She takes part in pretty much every manufacturer-led promotion, and offers free food samples to owners.

It’s also important to keep abreast of trends, she says, especially with dog food. For instance, she is introducing grain-free as customers have been asking for it, and is bringing in the Canagan range. “I do find people are asking for grain-free because of allergies in their pets,” she noted.

Raw food has always done quite well for dogs, she says, and she now has four freezers on the shop floor and one out back offering Natures Menu and the newly-introduced Nutriment.

Generally speaking she will not touch supermarket brands; there are five supermarkets within easy range of Mutley’s. “We do not sell Bakers, Felix or Whiskas as we cannot even buy these for what supermarkets sell it. But Mars is good to us and always gives promotions.”

As such, she does stock products like the Pedigree treats and mixer as the brand ‘sells itself’. “We tend to sell the natural dog food, but then owners like to pick up a Pedigree treat,” she said.

She does get asked about allergies and skin conditions, which can often be addressed through better nutrition. But there are times when a vet should really be the first contact. She said: “I am not a vet, and it annoys me when people come to me with issues that really a vet should be looking at. For instance there was once this woman who brought in two guinea pigs, and one had clearly some kind of sore on it. I told her, ‘You should take it straight to the vet’.

“I mean, it’s what I do. Anything wrong with my dogs and they’re straight off to the vet.”

Next to the large dog food section are the toys, which funnily enough in the early days did not do well. But in the last year, toys sales have shot up, and she thinks this is because there’s been more innovation within the marketplace, and owners are liking what they see. “We are seeing a lot more innovation and different stuff,” she said. “There are some really nice quality, decent, pretty toys around.” Again, she places strong emphasis on sourcing items that you would not see in other pet shops.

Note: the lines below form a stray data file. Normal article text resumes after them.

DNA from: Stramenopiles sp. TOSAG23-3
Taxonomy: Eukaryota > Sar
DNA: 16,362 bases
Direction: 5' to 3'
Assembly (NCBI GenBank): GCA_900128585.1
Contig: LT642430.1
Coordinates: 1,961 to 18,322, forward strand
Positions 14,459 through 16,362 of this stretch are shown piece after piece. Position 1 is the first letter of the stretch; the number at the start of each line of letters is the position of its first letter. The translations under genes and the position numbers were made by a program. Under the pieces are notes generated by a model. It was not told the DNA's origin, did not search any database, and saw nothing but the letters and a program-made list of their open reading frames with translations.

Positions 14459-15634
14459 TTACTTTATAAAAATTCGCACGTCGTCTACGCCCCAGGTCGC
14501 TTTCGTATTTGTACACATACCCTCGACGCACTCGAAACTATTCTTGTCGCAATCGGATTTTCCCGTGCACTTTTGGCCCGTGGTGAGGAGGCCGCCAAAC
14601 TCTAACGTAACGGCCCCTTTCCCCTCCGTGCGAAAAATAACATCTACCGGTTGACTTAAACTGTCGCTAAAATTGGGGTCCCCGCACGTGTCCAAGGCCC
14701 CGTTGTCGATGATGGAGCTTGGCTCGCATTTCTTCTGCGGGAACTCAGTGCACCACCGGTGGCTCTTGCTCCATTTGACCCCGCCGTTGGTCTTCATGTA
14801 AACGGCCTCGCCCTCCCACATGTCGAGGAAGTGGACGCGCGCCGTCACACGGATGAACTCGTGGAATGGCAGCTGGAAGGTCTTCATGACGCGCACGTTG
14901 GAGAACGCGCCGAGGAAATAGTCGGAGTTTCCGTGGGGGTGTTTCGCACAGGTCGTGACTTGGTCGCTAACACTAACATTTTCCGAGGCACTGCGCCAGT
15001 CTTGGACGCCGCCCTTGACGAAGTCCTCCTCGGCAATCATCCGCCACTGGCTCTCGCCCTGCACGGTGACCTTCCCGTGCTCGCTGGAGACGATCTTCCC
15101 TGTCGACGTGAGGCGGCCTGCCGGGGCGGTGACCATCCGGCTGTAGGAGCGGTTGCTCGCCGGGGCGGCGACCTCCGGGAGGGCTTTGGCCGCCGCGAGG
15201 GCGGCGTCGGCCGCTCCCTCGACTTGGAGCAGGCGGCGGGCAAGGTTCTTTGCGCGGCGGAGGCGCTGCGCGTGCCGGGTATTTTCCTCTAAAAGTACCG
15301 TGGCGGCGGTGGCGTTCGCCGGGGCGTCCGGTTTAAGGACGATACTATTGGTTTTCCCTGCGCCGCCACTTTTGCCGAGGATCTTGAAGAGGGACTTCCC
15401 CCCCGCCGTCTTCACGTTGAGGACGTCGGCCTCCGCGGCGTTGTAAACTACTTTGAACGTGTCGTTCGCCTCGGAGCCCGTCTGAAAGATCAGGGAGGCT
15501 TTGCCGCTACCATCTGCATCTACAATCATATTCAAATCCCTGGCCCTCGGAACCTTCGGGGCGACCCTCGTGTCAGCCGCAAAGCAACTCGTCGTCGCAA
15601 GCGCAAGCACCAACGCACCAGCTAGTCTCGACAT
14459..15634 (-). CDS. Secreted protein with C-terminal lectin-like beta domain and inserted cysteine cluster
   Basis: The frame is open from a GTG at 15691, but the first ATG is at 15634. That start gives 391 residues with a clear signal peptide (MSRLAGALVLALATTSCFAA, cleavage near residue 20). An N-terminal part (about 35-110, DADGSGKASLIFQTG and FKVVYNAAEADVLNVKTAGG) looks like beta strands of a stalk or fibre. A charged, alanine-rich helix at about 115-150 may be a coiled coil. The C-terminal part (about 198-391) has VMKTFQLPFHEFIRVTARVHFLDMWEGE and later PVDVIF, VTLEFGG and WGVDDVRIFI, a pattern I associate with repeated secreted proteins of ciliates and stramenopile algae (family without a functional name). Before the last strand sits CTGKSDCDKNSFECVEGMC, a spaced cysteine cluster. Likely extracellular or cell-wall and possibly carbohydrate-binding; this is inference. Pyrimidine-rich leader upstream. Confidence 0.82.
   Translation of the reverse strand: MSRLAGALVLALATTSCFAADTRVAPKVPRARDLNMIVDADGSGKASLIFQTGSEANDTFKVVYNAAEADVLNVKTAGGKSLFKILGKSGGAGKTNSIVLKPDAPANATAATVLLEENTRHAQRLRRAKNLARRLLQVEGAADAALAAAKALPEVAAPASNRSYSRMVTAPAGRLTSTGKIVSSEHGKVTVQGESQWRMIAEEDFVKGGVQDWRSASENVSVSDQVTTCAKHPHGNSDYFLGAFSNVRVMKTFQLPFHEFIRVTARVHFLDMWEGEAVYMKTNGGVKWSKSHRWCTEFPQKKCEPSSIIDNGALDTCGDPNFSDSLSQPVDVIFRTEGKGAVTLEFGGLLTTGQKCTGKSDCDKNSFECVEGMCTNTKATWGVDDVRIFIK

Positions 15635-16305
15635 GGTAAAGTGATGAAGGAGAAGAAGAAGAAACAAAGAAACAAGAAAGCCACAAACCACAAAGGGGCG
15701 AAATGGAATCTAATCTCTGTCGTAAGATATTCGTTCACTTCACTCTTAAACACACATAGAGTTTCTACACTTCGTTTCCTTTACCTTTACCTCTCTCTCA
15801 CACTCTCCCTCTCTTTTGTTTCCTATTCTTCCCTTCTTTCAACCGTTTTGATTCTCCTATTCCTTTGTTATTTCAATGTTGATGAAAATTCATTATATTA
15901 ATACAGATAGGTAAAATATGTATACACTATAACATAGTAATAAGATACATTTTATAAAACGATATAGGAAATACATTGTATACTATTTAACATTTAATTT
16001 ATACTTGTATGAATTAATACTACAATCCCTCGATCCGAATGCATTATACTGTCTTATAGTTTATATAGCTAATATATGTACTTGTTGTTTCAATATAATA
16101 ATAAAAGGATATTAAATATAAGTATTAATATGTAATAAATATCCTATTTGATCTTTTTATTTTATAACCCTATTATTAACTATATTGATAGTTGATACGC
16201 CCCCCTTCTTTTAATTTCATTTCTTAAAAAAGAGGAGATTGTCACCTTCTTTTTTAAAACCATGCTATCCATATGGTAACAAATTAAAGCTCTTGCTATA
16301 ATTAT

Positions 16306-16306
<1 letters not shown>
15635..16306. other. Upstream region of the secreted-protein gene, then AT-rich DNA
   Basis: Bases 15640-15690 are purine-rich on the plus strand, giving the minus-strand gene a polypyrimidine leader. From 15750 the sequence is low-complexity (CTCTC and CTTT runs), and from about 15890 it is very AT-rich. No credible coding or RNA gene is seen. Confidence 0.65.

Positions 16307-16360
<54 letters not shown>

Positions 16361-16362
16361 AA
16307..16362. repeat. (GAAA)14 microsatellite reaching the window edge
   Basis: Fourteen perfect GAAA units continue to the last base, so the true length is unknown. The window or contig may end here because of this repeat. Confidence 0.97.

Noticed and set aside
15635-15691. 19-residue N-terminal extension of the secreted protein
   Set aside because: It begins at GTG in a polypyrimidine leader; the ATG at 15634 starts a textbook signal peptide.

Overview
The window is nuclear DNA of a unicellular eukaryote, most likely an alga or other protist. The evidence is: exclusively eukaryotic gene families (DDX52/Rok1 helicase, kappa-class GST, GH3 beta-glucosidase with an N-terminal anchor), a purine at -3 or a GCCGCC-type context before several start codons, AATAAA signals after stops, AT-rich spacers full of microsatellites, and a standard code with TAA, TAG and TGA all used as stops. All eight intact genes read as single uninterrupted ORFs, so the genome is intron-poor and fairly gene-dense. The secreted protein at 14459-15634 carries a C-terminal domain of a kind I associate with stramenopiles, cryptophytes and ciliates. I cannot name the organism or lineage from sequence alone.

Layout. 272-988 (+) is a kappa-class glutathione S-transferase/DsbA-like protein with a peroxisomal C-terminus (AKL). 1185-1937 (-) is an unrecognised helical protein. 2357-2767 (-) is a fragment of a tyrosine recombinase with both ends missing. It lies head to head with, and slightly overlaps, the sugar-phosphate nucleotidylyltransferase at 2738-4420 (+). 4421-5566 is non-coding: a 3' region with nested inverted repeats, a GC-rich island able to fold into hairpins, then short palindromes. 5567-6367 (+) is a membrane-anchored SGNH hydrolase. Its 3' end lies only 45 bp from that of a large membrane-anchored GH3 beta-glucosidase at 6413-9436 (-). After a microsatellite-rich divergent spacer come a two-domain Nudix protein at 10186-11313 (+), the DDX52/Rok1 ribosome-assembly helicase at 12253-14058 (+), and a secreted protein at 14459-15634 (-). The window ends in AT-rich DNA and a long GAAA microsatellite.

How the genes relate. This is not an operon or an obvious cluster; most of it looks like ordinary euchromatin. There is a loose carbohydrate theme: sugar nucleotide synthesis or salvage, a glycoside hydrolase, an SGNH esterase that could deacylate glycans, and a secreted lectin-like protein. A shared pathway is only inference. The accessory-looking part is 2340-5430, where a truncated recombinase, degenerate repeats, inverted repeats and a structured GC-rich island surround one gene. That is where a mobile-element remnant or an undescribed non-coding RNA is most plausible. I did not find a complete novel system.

At the moment Mutley’s does not have a web page or any Internet/social media presence. Being a one-woman band means there just isn’t enough time to do everything. Eventually, this will be addressed, and she is toying with the idea of introducing an e-commerce site.

The Internet is changing the rules of the game, and she observes how more and more people are becoming more price savvy and comparing prices. “We are getting more comments on how they can get products cheaper elsewhere, especially off the European websites.”

Internet sales have pretty much captured the market for the big, branded food bags, especially as this includes delivery.

However, it means she has to watch her prices, and has adopted the tactic of selling below RRP. She also tries to offer price matching on selected big brands as far as possible. It’s especially annoying when new faces appear and say they only want a small bag of something because their Internet order has not arrived!

At the moment, there are other plans which have to be set into motion. For instance, when she moved here three years ago, she started selling plants out front from a small fenced-in area. She is now winding down this side of the business and wants to re-build the entrance to include a much wider double door and some kind of frontage to shout to all passing traffic that this is a pet store. “So many people say they did not know we are here, and we’re still hearing this today,” she explained. What she’d really like is for the entrance to look something like a large kennel…

We suspect her dad is in for a little surprise.

She also wants to grow her gifts range as this is doing well, and will introduce new animal-themed products such as draught excluders. “I want to grow the business, and would really like one day to have a dog-friendly café on-site. And why not? If you can have cafés in garden centres, why not a pet store?”

Why not indeed?